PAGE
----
Increasing supplies of pigmeat at home and abroad are likely to ensure prices in 2018 remain below the highs of last year.
However, signs that demand might have change ‘turned the corner’ on the domestic market and the UK’s continuing strong export performance are giving cause for some optimism, according to AHDB.
During AHBD’s recent Outlook webinar, market analysts Bethan Wilkins said the UK breeding herd is thought to have increased by around 1% in 2017 on the back of higher producer prices. However, reports suggest investment has been more focused on buildings and equipment than significant expansion of pigs, she added.
Sow productivity is expected to continue moving up in line with long-term trends, although this could be compromised as farmers focus on reducing antibiotic usage, Ms Wilkins added.
Combining the two factors, AHDB estimated in October that UK slaughterings would increase by 2% in 2018. However, 2017 Quarter 4 output came out higher than expected higher than expected, suggesting the year-on-year 2018 rise could be as high as 3%. Again there is a caveat, as this could be checked by seasonal infertility in the second quarter, Ms Wilkins said.
Carcase weights are also rising – another long-term trend, reflecting improved genetics and a move towards heavier finishing weights. Overall, AHDB forecasts a 2.5% increase in UK production to 925,000 in 2018, albeit with a significant degree of uncertainty added in.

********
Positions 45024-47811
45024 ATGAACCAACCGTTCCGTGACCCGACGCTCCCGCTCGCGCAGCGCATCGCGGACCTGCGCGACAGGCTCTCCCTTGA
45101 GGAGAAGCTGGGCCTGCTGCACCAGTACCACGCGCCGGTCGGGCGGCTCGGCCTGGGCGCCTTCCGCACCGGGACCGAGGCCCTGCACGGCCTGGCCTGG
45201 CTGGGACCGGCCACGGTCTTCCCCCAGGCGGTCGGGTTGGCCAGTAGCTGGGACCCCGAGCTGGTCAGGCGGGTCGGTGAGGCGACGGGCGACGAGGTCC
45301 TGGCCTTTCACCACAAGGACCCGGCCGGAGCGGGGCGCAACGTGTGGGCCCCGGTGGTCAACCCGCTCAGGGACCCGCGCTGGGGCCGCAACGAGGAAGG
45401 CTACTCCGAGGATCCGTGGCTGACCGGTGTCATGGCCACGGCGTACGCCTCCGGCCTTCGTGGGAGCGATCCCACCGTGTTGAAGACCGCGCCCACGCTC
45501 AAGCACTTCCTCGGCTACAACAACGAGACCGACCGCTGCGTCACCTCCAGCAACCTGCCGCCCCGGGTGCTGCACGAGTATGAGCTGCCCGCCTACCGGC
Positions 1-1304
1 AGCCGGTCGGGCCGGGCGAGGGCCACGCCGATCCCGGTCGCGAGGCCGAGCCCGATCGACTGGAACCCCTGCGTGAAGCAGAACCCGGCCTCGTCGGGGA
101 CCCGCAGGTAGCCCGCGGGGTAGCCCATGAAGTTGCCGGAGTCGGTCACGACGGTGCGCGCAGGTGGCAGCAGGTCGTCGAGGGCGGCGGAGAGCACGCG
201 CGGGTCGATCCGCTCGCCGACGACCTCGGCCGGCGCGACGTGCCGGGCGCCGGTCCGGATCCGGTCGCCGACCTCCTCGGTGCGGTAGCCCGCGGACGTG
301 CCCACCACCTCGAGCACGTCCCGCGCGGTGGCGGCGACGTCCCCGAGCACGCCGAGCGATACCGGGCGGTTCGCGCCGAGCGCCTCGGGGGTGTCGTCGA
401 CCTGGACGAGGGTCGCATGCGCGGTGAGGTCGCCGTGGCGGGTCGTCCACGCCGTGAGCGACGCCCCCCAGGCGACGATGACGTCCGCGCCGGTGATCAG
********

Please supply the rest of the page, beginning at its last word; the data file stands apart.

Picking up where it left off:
Imports are also forecast to rise, albeit modestly, on the back of increased EU production, notably for the first time in a while in Denmark, and a ‘crowded’ global export market, as US and Canadian expansion increases global competition and the Chinese market is set to remain challenging.
“Overall, there is likely to be more pork available for consumption in 2018, suggesting prices will remain below the highs of 2017,” Ms Wilkins said, adding that the strength of demand at home and abroad will determine where prices end up.
Exports are also forecast to rise, on the back of higher availability, the favourable exchange rate and the growing reputation of the UK product, including in the ‘hotly contested’ Chinese market. AHDB predicts exports will rise by 4% and, in volume terms, by a greater amount than the forecast increase in imports.
This would be represent further progress following the 4.8% rise last year in export volumes to 216,000 tonnes, worth £293 million.
There was also better news on demand for British pork. Domestically, demand for fresh and frozen pork fell by about 1% in 2017, but there were encouraging signs in the last few months of the year, as consumption and retail prices rose.
After a long period of falling demand, there are signs we have ‘turned a corner’, with AHDB’s Midweek Meal marketing campaign likely to have been a factor. She is optimistic the upward trend will continue this year.